The 2020 NBA Draft is approaching and despite the coronavirus pandemic, we need to start looking at prospects and where they might land. After the NBA Draft Lottery takes place, teams will know where they’re selecting in the first round. Even though we don’t know where each team will pick, there’s no reason we can’t start speculating where prospects will end up on draft night. In this segment, we’ll be looking at each top prospect and breaking down their best and worst possible destination in the 2020 NBA Draft.
RJ Hampton, G/F, New Zealand
Best possible destination: Dallas Mavericks
Hampton was a top-notch recruit before electing to go play pro ball for the New Zealand Breakers instead of going to college last year. The 6’5” combo guard is coming off a hip injury and failed to put up impressive numbers overseas, but has the kind of athleticism and secondary playmaking that a lot of teams could use. He might not be a lottery pick, but could end up being a steal in the back half of the first round.
Hampton is a Texas native and admired the pro experience Luka Doncic gained before being drafted by the Mavericks. He could join a player he looks up to and provide depth on the wing. Doncic is the only Dallas player who averaged more than four assists per game last season. Hampton can’t immediately become an impact player, but could learn to develop shooting consistency and defensive skills on a team looking to push for a title run in the near future.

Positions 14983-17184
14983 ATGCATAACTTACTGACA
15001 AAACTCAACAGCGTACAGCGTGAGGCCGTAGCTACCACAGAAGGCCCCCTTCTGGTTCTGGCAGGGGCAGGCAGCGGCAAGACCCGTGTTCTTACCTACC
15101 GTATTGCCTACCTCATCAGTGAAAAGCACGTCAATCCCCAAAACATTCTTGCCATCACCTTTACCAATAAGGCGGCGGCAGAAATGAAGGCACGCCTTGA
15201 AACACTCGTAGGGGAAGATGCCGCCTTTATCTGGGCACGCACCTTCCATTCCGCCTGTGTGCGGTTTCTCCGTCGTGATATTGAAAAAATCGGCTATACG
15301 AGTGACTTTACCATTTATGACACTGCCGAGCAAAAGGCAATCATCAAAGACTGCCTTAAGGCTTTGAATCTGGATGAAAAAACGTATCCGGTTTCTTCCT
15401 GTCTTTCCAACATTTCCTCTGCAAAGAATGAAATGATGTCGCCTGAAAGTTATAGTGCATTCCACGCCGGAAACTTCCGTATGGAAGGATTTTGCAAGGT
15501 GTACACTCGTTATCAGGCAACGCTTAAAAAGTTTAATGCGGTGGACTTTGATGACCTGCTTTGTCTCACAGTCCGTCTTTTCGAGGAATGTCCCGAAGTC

Worst possible destination: Cleveland Cavaliers
A team could be willing to select Hampton with a top 10 or 11 pick, but the Cavaliers will probably end up with a top five selection. If they miss out on elite frontcourt talent somehow, they shouldn’t look to Hampton for answers.
Cleveland has two undersized combo guards in Collin Sexton and Darius Garland. Neither player appears to be a natural passer. Hampton has more length and explosiveness than Sexton and Garland, but all three are below average defenders. The Cavaliers wouldn’t add a new dimension to their team by drafting Hampton, and the young guard would struggle to establish a role on a team with such a crowded backcourt.